The distal contractile integral (DCI) is an index of contractile vigor calculated as the product of amplitude, duration, and span of the distal esophageal contraction (mmHg · cm · s). The integrity of the proximal contractile segment is assessed by the proximal contractile integral (PCI), defined as the product of length, time, and amplitude of the proximal contraction (mmHg · cm · s). The velocity of the contraction in the lower part of the esophagus is assessed by the distal contractile velocity (DCV). Flow resistance between UES and transition zone is measured with distension pressure accommodation (mmHg) and flow resistance between the transition zone and LES is measured with distension pressure compartmentalized transport. Contractile segment impedance (CSI), the impedance value at the peak of the esophageal contraction and at a location 5 cm proximal of the esophagogastric junction is suggested as a marker of mucosal integrity.

Statistical Analysis

Descriptive data are expressed as median and interquartile range (IQR). N values represent the number of subjects included in the dataset. Comparisons between the patients with EA and the controls used the Student t test or Mann Whitney U test to compare means or medians, respectively and the Fisher exact test for count data. To determine the association between CSI threshold and histological findings, sensitivity, specificity, and Fisher exact test were calculated for each relevant threshold. The correlation between the IR and the dysphagia score was calculated by using the nonparametrical Pearson rank correlation test. Level of statistical significance was set at P = 0.05.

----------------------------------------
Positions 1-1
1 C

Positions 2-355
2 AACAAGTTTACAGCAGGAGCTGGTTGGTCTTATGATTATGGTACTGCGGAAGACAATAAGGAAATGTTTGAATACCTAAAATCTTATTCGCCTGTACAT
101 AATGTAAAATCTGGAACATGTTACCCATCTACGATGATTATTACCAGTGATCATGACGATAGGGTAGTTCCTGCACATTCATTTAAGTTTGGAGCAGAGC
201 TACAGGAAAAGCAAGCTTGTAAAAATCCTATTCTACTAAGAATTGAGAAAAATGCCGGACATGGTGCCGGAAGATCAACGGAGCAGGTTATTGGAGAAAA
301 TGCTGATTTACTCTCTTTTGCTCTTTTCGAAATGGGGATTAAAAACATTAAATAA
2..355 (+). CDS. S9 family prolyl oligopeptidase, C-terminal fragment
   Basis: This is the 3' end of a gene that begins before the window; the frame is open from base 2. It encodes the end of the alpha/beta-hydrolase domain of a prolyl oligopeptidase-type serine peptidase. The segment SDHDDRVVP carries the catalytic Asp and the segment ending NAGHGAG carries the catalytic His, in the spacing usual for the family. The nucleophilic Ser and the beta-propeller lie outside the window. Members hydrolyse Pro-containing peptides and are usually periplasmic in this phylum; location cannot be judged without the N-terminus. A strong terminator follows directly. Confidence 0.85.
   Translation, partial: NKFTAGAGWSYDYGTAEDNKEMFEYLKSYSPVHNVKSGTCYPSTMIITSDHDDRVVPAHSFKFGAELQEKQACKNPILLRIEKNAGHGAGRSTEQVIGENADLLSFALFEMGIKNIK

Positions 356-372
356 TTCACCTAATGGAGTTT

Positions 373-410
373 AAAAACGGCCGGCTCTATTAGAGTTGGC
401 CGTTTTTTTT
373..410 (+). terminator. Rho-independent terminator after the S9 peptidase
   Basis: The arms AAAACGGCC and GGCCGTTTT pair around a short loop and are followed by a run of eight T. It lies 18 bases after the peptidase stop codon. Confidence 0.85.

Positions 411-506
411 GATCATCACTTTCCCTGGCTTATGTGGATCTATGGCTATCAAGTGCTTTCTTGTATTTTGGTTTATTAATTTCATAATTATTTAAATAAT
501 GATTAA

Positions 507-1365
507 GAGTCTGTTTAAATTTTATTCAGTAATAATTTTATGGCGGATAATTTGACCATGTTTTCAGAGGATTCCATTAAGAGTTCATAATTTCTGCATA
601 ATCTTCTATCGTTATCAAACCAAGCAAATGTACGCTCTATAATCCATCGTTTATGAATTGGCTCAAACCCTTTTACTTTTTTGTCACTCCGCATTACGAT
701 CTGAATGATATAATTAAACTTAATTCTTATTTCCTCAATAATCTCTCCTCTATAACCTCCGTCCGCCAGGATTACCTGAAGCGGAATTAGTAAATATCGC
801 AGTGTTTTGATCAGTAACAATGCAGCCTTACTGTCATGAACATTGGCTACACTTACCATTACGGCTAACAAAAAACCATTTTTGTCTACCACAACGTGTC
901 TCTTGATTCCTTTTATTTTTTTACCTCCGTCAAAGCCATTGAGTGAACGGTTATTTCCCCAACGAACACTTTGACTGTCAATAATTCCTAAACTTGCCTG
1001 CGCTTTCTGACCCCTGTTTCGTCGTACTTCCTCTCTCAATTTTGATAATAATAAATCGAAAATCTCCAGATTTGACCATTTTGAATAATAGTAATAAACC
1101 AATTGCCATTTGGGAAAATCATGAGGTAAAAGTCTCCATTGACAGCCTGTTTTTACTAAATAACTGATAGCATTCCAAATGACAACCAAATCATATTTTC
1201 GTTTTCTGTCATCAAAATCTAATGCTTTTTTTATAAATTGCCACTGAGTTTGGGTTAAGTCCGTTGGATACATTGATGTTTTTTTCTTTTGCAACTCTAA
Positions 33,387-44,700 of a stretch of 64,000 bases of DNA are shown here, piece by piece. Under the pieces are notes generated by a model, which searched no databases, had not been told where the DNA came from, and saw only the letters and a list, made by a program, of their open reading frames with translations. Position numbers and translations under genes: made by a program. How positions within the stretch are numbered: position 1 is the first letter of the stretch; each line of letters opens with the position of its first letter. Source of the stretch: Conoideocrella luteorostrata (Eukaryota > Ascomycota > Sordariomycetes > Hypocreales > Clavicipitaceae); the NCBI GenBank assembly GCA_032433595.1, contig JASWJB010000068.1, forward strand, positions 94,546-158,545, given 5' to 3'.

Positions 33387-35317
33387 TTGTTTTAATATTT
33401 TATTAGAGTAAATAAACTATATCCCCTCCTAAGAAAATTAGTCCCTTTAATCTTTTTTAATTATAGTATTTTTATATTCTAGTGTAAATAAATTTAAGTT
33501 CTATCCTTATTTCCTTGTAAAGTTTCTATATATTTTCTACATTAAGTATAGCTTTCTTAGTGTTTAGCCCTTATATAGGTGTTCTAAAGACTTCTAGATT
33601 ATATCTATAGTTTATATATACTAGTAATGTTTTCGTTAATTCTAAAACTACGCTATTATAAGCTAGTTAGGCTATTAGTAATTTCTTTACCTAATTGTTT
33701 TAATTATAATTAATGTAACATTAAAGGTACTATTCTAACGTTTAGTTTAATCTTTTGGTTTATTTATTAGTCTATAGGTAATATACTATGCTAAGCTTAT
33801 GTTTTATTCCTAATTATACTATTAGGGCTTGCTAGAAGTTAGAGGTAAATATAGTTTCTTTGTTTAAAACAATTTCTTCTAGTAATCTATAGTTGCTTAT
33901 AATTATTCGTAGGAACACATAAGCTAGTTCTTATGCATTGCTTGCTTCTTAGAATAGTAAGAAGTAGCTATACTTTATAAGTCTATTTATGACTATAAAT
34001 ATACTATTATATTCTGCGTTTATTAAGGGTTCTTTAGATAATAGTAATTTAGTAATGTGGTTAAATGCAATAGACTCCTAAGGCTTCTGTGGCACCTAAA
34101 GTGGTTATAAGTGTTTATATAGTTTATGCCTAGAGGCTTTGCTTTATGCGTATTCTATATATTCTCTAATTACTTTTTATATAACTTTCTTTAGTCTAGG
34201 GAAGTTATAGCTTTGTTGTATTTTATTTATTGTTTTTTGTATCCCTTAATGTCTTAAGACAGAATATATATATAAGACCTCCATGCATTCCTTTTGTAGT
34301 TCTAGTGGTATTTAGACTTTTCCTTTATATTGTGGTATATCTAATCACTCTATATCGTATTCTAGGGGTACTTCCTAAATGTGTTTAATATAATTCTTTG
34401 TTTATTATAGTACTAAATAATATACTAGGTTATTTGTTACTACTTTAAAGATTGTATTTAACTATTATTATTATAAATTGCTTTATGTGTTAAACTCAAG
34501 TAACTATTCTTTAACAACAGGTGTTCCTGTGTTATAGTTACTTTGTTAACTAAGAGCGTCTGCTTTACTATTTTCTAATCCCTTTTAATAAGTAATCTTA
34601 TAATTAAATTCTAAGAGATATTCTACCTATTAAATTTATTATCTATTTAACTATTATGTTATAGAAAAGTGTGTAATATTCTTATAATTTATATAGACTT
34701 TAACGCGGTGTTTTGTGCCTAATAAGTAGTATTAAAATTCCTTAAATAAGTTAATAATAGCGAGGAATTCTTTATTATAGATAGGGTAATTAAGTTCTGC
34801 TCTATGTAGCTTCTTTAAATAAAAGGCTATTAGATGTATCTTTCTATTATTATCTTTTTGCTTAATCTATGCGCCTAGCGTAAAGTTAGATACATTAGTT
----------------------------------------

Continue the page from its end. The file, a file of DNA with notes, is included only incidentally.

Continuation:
Ethics

The study project was approved by the research ethics committee of the Centre Hospitalier Universitaire Sainte Justine (2020–2036: Atresie HRM PFA).

RESULTS

Patients

Sixteen children with EA (6 girls; median age 11 years, IQR 6.5–12.5, range 5–17) were enrolled in the study. Fourteen (88%) had a type C, 1 (6%) a type A, and 1 (6%) a type D EA. Three (19%) had an anastomotic leak, 4 (25%) had undergone a fundoplication surgery and 4 (25%) had a history of anastomotic stricture. The median number of swallows analyzed by patient was 10 (IQR 10–10). No prokinetics were used during the HRIM studies. All patients with EA underwent an esophagoscopy with esophageal biopsies (median number 4, IQR 2–4) before the HRIM study (median time 7.1 months, IQR 5.8–13.8). Biopsies were taken at least in the distal and proximal esophagus. Macroscopically, esophagoscopy was abnormal in 5 (esophagitis n = 3; endoscopic Barrett esophagus n = 2). Abnormal histological findings were found in 7: reflux esophagitis (n = 3), eosinophilic esophagitis (n = 2), and intestinal metaplasia in 2 (Supplemental Table 1, Supplemental Digital Content, https://links.lww.com/MPG/B857). All patients reported symptoms and 50% reported dysphagia. Symptoms are reported in Supplemental Table 2 (Supplemental Digital Content, https://links.lww.com/MPG/B857).

Controls

Thirteen age- and sex-matched patient controls (6 girls, median age 14.5 years, IQR 10–16.5 range 5.75–17, P > 0.05 vs patients with EA) were included. The reason for referral was dysphagia (n = 8), chronic vomiting (n = 4), and rumination syndrome (n = 1). Esophagoscopy was previously performed in 11 (85%) of them and was normal including the biopsies.

Esophageal Motility

All patients with EA exhibited an abnormal esophageal peristaltic pattern. Visual analysis of HRIM tracings allowed to identify previously reported esophageal motility patterns: aperistalsis was noted in 4 (25%) associated with pressurization in 3 and presence of distal contractions in 12 (75%). Among the latter group, 8 presented distal contractions in ≥50% of swallows and 4 in <50% of swallows. Control subjects had normal esophageal motility according to Chicago classification (14).

Table 1 displays HRIM findings in patients and controls. In patients with EA, the PCI was significantly lower than that in controls. In patients for whom distal contractions were present, the DCI was significantly lower than that in controls. DL was similar in both groups, whereas DCV was significantly lower in EA than in controls. Basal LES pressure, as well as EGJ 4s integrated relaxation pressure, was similar in EA and controls.